Most rodent and lagomorph species do well on diets based on commercial laboratory rodent pellets or rabbit pellets. Rabbits, hares, pikas, marmots, and prairie dogs can be maintained on rabbit pellets, alfalfa or grass hay, and a limited amount of assorted vegetables. Most other sciurids can be fed rat pellets and a limited mixture of sunflower seeds, millet, corn, and rolled oats. Ground squirrels can also be offered a limited amount of green leafy vegetables, carrot, and apple. Most murids, cricetids, gophers, dormice, and jerboas do well on rat pellets; for smaller species, mouse pellets, a seed and grain mix, green leafy vegetables, carrot, and apple can be fed.
Hay should be made available to voles and lemmings. Captive voles may be difficult to manage unless a high-fiber rabbit pellet is used. Muskrats, agoutis, and capybaras will eat a combination of rat and rabbit pellets along with alfalfa hay, carrot, and apple. Porcupines can be fed rat pellets, rabbit pellets, and dry dog food in equal portions along with some apple, carrot, and bread; evergreen (willow) branches should be made available whenever possible. It is also advised to provide bones for gnawing. Beavers will eat a combination of rabbit pellets, large herbivore pellets, and dry dog food, regularly augmented with willow, poplar, aspen, or alder branches. Feeding a high amount of alfalfa and pellets containing high amounts of calcium is not advised because it can lead to urolithiasis in some rodent and lagomorph species.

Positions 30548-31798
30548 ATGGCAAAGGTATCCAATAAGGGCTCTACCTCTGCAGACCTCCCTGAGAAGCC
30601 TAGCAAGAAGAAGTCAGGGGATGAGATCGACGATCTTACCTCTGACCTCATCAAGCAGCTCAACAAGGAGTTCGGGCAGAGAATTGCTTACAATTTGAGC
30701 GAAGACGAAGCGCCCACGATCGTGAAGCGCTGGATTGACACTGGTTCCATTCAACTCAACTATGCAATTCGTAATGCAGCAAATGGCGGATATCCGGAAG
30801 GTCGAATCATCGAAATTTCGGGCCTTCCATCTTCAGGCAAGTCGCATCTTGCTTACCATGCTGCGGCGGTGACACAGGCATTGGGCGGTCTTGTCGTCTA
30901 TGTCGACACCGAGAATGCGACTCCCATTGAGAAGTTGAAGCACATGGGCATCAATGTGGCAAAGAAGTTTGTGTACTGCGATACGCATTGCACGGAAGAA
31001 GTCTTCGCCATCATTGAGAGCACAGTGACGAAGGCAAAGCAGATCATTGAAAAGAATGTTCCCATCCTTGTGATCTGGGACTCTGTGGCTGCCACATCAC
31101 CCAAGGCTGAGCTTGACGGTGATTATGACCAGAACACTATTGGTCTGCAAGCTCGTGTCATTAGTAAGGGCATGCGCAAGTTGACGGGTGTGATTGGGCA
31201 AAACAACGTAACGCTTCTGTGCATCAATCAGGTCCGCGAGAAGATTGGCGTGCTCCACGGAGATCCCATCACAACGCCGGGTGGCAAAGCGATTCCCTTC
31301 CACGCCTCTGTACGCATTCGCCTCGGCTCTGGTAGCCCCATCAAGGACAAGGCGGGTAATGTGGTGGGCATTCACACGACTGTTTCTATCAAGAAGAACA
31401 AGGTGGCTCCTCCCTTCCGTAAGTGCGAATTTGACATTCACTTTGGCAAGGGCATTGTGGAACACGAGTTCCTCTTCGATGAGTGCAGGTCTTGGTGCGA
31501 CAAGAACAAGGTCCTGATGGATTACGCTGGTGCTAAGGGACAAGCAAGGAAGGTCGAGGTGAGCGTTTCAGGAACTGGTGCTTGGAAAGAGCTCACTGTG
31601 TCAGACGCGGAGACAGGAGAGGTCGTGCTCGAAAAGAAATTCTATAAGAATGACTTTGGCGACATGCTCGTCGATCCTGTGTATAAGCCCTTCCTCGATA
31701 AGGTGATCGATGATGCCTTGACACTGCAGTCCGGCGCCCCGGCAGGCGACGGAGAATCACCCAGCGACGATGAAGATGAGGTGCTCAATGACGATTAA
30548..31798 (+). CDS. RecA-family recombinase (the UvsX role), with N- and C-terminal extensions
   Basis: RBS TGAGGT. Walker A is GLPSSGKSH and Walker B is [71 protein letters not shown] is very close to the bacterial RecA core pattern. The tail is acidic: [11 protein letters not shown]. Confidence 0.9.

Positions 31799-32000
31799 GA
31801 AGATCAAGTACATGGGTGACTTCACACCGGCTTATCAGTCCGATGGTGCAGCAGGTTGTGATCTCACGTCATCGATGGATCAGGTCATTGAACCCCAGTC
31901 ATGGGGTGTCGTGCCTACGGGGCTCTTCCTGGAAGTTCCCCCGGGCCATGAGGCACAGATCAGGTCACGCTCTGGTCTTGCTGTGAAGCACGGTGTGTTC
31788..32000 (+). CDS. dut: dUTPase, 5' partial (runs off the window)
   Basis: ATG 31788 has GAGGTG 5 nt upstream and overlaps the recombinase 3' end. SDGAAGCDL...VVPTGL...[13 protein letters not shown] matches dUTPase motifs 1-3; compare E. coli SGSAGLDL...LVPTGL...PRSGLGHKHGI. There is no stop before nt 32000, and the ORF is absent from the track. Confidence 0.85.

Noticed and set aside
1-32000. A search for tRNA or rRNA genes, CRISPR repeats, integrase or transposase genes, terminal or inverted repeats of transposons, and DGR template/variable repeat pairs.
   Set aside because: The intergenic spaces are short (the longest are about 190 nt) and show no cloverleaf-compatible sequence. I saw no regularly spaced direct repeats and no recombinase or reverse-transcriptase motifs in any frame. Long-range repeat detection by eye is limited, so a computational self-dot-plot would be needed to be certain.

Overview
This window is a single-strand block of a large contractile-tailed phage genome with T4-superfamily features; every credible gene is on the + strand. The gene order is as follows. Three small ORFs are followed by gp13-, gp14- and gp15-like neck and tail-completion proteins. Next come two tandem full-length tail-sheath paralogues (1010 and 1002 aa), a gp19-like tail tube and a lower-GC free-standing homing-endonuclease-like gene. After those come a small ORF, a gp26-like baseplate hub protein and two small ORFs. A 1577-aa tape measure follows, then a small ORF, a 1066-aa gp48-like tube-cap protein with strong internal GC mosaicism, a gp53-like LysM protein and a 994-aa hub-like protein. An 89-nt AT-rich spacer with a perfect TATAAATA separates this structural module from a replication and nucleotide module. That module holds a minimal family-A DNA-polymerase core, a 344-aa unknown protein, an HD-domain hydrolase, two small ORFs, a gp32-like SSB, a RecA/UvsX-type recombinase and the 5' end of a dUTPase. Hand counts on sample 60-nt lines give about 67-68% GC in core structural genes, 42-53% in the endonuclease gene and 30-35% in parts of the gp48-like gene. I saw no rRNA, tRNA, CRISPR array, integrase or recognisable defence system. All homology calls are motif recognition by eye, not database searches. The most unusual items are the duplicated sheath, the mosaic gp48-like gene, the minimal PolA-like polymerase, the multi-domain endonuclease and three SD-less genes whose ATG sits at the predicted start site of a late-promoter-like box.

Guinea pigs should be offered commercial guinea-pig pellets instead of a rabbit pellet with vitamin C added, along with greens and carrots. Many guinea-pig pellets have lower amounts of fiber due to urolithiasis Capybaras have reportedly developed gum disease and signs of scurvy when vitamin C is lacking. Also, guinea pigs are known to require a dietary source of vitamin C; other lagomorphs and rodents may benefit from it.